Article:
Wednesday, September 30, 2015

Beyond the Bone

 © 2015    Madelaine Nerson MacNamara

Time is passing of wind on land
the gift of slant to rooted things.
Time the power of storms on seas
joins the realms of spray and mist.

Time is colour of sun on skin
the pale hollow of indoor looks.
Time is the plump swelling of fruit
the crunch of teeth on passion pips.

Time is your face and it is mine
and nothing more beyond the bone.

Time is the wild unkempt backyard
the hoped garden at dawn come true.
Time the trowel unheld by hand
the guest hostess, the planting done.

Time is the night the dream has shone
time is the drear old digging days.
Time the visit of the goddess
invited in and through the house.

Time is the flight I know in dreams
that I can teach to my children.

Saturday, September 26, 2015

A Search for Roots

A Search for Roots © 2015 Marie Guillot
Seeking in the rain…

The pouring rain does not deter the two senior women who have travelled the Seven Seas to reach the place. Wearing wax jackets and wellies, armed only with pruning shears and cameras, they are scouting an old graveyard by the sea, in a remote area of Ireland. They try to read an ancient map that currently looks like a wet rag. At any rate, it's more of a rough sketch, found in their family papers in Australia.

Alone at the beginning, they can now hear voices; next thing, three young men appear from nowhere, walking in-line along the only narrow path crossing the cemetery, in the direction of the sea. They are speaking loudly, in a language that is closer to Russian than to Gaelic or English. The open skies do not seem to affect them either.

Each party nods politely to the other and the trio disappears, but not far, as the duo can still hear their discussion, getting livelier with time. The women make their own noises, with exclamations and laughs, as they find -or not- the clues they are seeking.

The job at hand is hard: most of the tombs are covered in ivy and bushes have sprung up everywhere; in truth, machetes would have been more efficient. In addition, rain and winds have eroded many inscriptions. It takes patience: cutting off enough vegetation to reach the text and trying to interpret the remaining letters and dates. They may never succeed, as some characters are totally illegible.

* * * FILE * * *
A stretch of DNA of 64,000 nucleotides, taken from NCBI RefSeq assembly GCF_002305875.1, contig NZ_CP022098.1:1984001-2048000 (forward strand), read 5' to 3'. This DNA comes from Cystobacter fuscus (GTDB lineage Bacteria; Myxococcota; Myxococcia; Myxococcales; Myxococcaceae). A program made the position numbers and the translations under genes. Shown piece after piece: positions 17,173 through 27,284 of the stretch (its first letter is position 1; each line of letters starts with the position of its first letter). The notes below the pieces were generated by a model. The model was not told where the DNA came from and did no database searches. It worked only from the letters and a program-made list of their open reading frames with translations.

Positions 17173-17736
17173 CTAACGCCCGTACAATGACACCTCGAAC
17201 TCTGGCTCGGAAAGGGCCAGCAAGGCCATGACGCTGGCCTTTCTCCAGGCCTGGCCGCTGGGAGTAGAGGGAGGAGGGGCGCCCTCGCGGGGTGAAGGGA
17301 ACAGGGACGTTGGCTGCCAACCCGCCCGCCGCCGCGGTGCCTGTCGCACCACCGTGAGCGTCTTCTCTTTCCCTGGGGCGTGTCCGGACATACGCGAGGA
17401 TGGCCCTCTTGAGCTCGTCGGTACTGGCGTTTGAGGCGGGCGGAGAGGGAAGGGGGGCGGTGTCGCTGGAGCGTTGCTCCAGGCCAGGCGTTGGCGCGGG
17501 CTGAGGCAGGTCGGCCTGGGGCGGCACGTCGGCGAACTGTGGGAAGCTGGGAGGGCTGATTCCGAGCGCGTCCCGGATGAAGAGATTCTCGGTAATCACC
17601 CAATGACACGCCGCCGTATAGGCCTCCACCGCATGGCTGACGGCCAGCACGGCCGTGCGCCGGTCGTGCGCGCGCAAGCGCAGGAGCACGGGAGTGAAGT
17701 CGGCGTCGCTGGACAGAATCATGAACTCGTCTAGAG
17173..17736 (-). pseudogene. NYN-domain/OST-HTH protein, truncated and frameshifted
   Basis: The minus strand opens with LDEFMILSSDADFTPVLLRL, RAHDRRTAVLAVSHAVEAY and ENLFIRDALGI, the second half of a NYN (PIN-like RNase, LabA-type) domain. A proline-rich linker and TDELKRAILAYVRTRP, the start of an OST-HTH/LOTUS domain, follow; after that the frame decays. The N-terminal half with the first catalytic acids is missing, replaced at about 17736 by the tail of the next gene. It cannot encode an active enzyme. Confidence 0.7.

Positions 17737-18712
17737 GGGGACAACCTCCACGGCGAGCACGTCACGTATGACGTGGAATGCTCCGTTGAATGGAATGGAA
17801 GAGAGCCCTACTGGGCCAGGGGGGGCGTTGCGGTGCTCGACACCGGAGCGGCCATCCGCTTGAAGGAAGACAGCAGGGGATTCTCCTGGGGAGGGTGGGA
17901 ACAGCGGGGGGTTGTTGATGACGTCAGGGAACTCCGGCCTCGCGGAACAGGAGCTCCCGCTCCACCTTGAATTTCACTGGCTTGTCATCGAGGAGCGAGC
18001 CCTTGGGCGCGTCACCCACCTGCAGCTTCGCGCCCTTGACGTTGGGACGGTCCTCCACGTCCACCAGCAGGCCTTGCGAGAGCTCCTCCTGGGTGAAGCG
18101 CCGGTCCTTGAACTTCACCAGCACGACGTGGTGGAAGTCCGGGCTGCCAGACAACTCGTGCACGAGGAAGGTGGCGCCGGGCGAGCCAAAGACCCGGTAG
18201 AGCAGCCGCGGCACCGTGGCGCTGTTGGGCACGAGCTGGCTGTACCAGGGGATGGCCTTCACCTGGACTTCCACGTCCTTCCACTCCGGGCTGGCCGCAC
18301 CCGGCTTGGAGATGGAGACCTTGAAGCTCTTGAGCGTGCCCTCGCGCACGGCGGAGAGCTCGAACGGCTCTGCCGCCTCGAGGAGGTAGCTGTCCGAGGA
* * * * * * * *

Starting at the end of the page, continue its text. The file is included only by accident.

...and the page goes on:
When, at last, one of the two sisters shrieks with delight (the other one joining-in immediately), it brings back the lads who think that there is murder going on there and rush "at the ready" to save the "damselles" (so-to-speak).

The five are soaked and dripping all over but, even if tentative explanations are not fully understood on both sides, all will remember their parting: a warm exchange of wet farewells, loaded with goodwill, among a bunch of placid tombstones, in a forgotten corner of Ireland.

Tuesday, September 8, 2015

My Summer

MY SUMMER 2015 Marie Guillot
An ordinary summer morning in East Cork, Ireland

Spontaneous awakening, no alarm clock.
Stretching arms and legs in opposite directions for a few minutes.
Getting downstairs, after putting on slacks and shirt, possibly a jacket too.
Preparing breakfast on a tray, with real coffee, bread and jam.

Stepping outside, in a grassy corner of the backyard.
Getting warmed up by the morning sun, or else sheltering in the wood shed.
Sitting on the garden chair, with appropriate cushions, tray on the table.
Settling for that first (and best) meal of a summer day.

Welcoming Picnic, the tabby cat, alerted by the kitchen business.
Welcoming also Pioupiou, the tame jackdaw, expecting her first brioche bite.
Finally, welcoming Couscous, the elderly black cat, slow but still watchful 
as she spits at her younger sister by way of greeting her.

The feast may start.
Each of the four females is doing her share in this micro-family happening.
Did I write above "An ordinary summer morning…"?
Sorry, my mistake!
It should read "An ideal summer morning..."

Thursday, September 3, 2015

Child's Play

© Madelaine Nerson Mac Namara, 2015, 

Summer days
we explored eyelashes territory
blinked butterflies
tickled the sun
with peacocks' tails.

Newly hatched dragonflies
we flitted angular trajectories
hunting for the rainbow's cocoon
consoled ourselves combing
the feathers on its wings.

As if even holidays needed
taking a break from.
As if the world was ready
and happy to play
our games by our rules.

We'd make it disappear
and re-appear at will.
But in the end always
we opened our eyes for good
at least till we slept or woke on a grey day.

Tuesday, September 1, 2015


By Aidan O'Shea.      ©2015

In the later days of August brambles are on the march.
They have climbed unseen through flowering shrubs
Grasping their way with backwards pointing spines
Until canes appear and arch towards the south.

Cane tips touch the ground, rootlets nudge the soil
And next spring's growth is asexually established.
By the way, the bramble being a rose, surnamed Rosaceae
Can also entertain sexual thoughts of flower and fruit.

This it coyly does every second season of bees and birds
Who dip for pollen or peck the soft blackberry
Close cousin of the cherry, almond and the pear
It calls us to forage in September country lanes.

Let's gather up our stock of empty jars and lids
Five plastic tubs to store the jammy harvest.
Wear Jeans and long sleeved shirts and rubber gloves
And don't forget the flask, the milk and sandwiches.